Superfund Research Program
Mapping Proteome-Wide Reactivity of Superfund Chemicals Using Chemoproteomic Platforms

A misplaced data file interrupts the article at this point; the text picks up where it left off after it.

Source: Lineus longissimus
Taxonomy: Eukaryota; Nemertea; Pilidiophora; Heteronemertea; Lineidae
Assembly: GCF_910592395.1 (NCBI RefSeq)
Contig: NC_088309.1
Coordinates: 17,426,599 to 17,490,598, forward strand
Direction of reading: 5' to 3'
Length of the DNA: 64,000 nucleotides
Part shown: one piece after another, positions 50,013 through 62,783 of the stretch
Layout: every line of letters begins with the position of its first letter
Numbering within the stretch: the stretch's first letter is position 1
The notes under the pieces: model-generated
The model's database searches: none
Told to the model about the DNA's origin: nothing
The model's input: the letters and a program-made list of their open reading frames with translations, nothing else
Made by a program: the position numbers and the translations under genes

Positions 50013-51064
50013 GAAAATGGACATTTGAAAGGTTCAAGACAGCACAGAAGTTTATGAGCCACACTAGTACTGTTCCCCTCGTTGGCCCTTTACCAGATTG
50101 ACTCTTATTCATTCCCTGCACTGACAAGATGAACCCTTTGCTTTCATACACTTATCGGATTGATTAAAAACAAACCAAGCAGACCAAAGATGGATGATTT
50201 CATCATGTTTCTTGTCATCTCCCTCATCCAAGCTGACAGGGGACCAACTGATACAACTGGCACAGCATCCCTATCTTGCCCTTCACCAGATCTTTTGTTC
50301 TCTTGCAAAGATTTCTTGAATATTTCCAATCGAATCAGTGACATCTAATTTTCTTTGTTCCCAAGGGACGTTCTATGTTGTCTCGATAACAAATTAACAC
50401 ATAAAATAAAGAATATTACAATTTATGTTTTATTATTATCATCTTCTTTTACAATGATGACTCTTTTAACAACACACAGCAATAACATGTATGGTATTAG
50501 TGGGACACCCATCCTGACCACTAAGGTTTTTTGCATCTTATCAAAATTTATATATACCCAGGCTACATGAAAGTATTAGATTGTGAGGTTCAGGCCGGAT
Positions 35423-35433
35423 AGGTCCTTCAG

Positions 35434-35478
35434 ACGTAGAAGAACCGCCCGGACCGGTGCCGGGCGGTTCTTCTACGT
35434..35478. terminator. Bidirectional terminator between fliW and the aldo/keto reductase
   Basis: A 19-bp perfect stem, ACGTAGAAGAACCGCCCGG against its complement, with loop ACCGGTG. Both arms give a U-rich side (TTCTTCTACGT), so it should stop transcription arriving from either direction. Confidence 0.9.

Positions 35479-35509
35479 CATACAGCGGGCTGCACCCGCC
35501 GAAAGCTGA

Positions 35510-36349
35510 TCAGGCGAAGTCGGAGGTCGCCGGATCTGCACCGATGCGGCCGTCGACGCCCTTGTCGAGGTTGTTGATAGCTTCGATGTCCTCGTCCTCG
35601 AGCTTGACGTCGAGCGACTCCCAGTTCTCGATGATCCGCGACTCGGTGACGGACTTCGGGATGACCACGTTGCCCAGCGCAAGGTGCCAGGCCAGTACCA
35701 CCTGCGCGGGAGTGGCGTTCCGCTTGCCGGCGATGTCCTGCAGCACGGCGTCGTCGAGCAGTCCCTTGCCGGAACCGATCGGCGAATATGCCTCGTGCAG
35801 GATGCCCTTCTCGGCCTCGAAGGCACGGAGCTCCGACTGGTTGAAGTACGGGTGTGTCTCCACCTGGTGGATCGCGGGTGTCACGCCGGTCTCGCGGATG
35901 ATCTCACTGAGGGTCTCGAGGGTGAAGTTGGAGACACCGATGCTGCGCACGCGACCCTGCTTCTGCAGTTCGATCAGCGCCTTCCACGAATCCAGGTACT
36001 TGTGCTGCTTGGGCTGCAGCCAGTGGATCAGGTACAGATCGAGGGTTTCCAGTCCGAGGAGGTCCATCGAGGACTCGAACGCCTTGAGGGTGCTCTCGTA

Many hazardous chemicals at Superfund sites have been linked to adverse health effects, but their toxicological mechanisms remain poorly understood. The project uses innovative chemical technologies to dissect and simplify the complexities associated with analyzing the toxicological mechanisms associated with exposure to chemical mixtures and the Exposome. The researchers have developed a chemoproteomic strategy termed activity-based protein profiling (ABPP), which uses reactivity-based probes to identify direct protein targets of SRP chemicals. In the second year of this project, the researchers used chemoproteomic profiling approaches to map the proteome-wide reactivity of monomethylarsenous acid (MMA III), benzene, naphthalene, and benzopyrene and their metabolites in vivo in mice. In the third year, they have been characterizing the functional consequences of these chemicals targeting their respective protein targets. The data from these studies reveal new mechanisms of toxicity associated with arsenic exposure and help to potentially explain how MMA III exerts toxicological effects in humans.